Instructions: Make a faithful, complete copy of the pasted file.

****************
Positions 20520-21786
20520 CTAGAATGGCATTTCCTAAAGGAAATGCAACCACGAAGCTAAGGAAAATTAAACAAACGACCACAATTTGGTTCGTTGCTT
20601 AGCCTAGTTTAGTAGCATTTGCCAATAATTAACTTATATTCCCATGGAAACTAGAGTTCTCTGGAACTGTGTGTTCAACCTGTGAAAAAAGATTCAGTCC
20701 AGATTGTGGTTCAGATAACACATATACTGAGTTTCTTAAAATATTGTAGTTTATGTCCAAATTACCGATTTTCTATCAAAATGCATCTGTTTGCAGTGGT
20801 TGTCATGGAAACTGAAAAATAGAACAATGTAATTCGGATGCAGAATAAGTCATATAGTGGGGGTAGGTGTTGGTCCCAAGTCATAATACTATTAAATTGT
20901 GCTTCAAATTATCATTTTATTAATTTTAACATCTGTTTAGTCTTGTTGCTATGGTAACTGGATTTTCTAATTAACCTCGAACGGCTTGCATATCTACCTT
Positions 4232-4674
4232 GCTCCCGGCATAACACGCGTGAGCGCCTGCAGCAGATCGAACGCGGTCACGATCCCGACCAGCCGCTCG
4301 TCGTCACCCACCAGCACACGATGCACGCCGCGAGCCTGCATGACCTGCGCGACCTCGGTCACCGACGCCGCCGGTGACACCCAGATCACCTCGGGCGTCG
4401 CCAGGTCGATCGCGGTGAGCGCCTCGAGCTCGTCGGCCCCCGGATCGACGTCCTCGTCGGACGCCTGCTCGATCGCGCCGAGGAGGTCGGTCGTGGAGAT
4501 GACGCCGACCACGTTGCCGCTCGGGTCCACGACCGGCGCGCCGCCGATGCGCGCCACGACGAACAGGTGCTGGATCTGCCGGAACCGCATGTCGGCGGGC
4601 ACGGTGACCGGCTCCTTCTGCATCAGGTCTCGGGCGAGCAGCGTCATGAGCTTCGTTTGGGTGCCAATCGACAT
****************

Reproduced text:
Positions 20520-21786
20520 CTAGAATGGCATTTCCTAAAGGAAATGCAACCACGAAGCTAAGGAAAATTAAACAAACGACCACAATTTGGTTCGTTGCTT
20601 AGCCTAGTTTAGTAGCATTTGCCAATAATTAACTTATATTCCCATGGAAACTAGAGTTCTCTGGAACTGTGTGTTCAACCTGTGAAAAAAGATTCAGTCC
20701 AGATTGTGGTTCAGATAACACATATACTGAGTTTCTTAAAATATTGTAGTTTATGTCCAAATTACCGATTTTCTATCAAAATGCATCTGTTTGCAGTGGT
20801 TGTCATGGAAACTGAAAAATAGAACAATGTAATTCGGATGCAGAATAAGTCATATAGTGGGGGTAGGTGTTGGTCCCAAGTCATAATACTATTAAATTGT
20901 GCTTCAAATTATCATTTTATTAATTTTAACATCTGTTTAGTCTTGTTGCTATGGTAACTGGATTTTCTAATTAACCTCGAACGGCTTGCATATCTACCTT
Positions 4232-4674
4232 GCTCCCGGCATAACACGCGTGAGCGCCTGCAGCAGATCGAACGCGGTCACGATCCCGACCAGCCGCTCG
4301 TCGTCACCCACCAGCACACGATGCACGCCGCGAGCCTGCATGACCTGCGCGACCTCGGTCACCGACGCCGCCGGTGACACCCAGATCACCTCGGGCGTCG
4401 CCAGGTCGATCGCGGTGAGCGCCTCGAGCTCGTCGGCCCCCGGATCGACGTCCTCGTCGGACGCCTGCTCGATCGCGCCGAGGAGGTCGGTCGTGGAGAT
4501 GACGCCGACCACGTTGCCGCTCGGGTCCACGACCGGCGCGCCGCCGATGCGCGCCACGACGAACAGGTGCTGGATCTGCCGGAACCGCATGTCGGCGGGC
4601 ACGGTGACCGGCTCCTTCTGCATCAGGTCTCGGGCGAGCAGCGTCATGAGCTTCGTTTGGGTGCCAATCGACAT